4 Resources I Wish I Knew About Before Starting Eating Disorder Recovery
When I was 18, I began a downward spiral into an eating disorder. I was a public health major in college but that doesn’t mean I was equipped to deal with it. Perhaps that’s my own fault — I didn’t search for help, I didn’t search for knowledge about what I was up against either.
Once I wanted and needed help, I finally began searching for resources and from that point on, my life changed. I am a firm believer in education, whether through a traditional form such as a university or non-traditional modes such as that which life gives us. I love to learn and I believe that knowledge is power. So when I finally granted myself the permission to seek the knowledge that would empower me to make the positive changes I needed in my life, I wanted to be able to share it with others so that it may also help them.
Here are the resources I wish I knew about earlier, but what I’d love to share with others now to help them on their journey:
1. Support Groups
I started off researching opportunities by which I could talk to someone who knew exactly what I’d been through. I found an organization that offered recovery mentor support to those who were undergoing recovery and wanted someone that could understand their experiences and hardships.
For anyone interested in this, there are several organizations that offer this service: the National Association of Anorexia Nervosa and Associated Disorders (ANAD) and Project Heal are amongst some of them.
You can also look for local support groups in your immediate region conducted by therapists, local organizations or chapters of larger organizations such as Project Heal.
Prior to my eating disorder, I was not accustomed to a “healthy” lifestyle. In other words, I never worked out, I didn’t consciously think about what I was eating in terms of nutritional value. It wasn’t until my recovery that I realized the journey toward a complete recovery includes developing a lifestyle that you can sustain. For someone like me who never had that, it required a lot of research.
There are countless blogs and websites that can help you figure out a sustainable lifestyle that best suits you. Find ones that appeal to you based on how well you think it would fit into the life you want to create for yourself.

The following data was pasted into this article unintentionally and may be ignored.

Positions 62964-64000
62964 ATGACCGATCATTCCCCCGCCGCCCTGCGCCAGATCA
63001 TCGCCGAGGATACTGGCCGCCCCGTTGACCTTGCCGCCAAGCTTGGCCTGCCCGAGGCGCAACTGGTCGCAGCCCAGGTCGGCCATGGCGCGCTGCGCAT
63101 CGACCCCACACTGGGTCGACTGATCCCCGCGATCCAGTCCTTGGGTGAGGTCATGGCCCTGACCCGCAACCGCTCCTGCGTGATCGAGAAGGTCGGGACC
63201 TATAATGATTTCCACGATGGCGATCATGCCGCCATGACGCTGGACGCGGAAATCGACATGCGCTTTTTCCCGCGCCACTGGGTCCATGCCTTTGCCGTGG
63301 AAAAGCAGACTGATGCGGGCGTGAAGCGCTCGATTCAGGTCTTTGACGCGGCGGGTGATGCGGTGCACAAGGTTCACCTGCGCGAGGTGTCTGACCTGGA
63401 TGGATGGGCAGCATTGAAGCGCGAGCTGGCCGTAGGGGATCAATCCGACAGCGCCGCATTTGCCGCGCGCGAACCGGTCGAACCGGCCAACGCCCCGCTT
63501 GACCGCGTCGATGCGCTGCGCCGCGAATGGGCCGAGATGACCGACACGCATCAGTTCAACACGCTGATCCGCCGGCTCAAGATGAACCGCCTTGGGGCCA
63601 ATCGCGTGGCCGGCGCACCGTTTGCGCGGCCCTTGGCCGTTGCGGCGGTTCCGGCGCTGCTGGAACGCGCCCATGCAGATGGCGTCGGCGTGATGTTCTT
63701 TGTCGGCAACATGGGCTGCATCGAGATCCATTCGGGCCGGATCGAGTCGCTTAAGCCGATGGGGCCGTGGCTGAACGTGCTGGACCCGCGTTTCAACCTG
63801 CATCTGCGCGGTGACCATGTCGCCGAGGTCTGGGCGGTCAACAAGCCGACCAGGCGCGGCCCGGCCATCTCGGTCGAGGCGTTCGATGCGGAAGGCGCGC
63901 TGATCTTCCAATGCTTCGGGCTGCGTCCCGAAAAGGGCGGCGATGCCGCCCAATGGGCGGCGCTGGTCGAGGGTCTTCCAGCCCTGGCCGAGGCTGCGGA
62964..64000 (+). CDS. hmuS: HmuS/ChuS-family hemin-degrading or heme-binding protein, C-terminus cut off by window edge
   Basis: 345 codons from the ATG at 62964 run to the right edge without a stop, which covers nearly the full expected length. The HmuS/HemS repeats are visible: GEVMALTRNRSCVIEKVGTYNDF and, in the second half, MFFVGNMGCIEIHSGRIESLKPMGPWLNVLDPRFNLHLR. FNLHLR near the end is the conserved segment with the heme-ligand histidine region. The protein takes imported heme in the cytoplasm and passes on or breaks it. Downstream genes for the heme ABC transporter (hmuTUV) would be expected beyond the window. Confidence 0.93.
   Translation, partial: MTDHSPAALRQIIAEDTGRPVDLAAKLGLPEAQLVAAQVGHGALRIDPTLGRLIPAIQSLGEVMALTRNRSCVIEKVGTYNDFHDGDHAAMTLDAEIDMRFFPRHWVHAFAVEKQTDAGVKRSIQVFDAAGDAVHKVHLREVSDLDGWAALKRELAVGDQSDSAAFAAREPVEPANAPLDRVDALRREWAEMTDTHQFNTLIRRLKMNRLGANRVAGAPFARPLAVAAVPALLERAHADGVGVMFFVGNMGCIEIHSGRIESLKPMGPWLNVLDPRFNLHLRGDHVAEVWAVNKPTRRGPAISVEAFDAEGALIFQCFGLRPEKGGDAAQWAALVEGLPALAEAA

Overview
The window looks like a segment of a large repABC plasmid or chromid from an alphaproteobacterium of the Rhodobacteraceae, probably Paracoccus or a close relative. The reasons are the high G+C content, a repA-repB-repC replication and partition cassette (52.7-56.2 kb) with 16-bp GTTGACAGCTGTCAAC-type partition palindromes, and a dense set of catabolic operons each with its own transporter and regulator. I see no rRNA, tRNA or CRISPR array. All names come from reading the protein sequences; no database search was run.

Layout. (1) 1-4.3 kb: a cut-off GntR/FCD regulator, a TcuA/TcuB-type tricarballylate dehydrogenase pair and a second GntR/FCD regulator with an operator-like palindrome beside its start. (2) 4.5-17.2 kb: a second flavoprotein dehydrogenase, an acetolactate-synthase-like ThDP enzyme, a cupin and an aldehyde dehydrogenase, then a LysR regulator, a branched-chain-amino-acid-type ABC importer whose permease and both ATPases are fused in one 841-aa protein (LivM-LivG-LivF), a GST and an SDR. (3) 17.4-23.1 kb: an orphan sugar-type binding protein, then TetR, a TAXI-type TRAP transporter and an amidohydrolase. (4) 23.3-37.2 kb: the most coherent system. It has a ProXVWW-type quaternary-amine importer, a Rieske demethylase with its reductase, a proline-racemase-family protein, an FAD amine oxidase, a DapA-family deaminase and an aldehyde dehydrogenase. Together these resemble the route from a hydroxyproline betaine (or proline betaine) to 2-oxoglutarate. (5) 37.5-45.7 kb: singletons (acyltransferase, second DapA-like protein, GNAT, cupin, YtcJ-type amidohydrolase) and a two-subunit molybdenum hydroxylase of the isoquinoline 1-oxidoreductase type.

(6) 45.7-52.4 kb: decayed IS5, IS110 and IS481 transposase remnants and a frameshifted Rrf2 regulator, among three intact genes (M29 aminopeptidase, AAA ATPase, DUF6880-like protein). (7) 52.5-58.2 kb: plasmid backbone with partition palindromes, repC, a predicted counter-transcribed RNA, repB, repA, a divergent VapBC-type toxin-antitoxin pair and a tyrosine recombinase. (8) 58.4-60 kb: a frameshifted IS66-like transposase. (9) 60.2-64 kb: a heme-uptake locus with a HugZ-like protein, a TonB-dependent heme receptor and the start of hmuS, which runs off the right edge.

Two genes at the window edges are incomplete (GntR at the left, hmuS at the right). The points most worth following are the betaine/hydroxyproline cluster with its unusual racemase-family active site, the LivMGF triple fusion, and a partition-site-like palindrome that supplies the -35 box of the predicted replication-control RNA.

3. Finding resources for your loved ones
I realized that I wasn’t ever in this battle on my own. In order to best equip everyone in my life for the uphill battle I was going to ensue, I wanted my support to also have their own proper resources.
Here is a website about various topics including eating disorders for parents.
4. Review sites
This may seem like a really odd one but as someone who did not know much about certain things, it helped to find other sites that could provide me further insight. In this case, I wanted detailed information about things like vitamins, supplements, exercise products, etc. These sites help you reduce the amount of research needed and can help you decide on what may work for you. Review sites tend to be consumer based and are therefore, an accumulation of unbiased opinions about a product or service you may be interested in. It’s helpful in reviewing something before needing to buy it.
It’s good to note that the websites mentioned in this article won’t necessarily appeal to everyone. So remember to always do your own research and find resources that will work with the purpose you want. But be open minded to trying new things because you never know what may work. Sometimes you may also need to look into a lot of different things before being able to find better matches. Don’t be discouraged by that — the more knowledge you can accumulate, the better equipped you’ll be.
Also, don’t forget that the people around you are also accessible resources. We can learn from each person in our life.
When you take the time to learn and give yourself the chance to use the knowledge learned to better your life, you are unlocking so much more potential toward happiness.
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Unsplash image via Wang Xi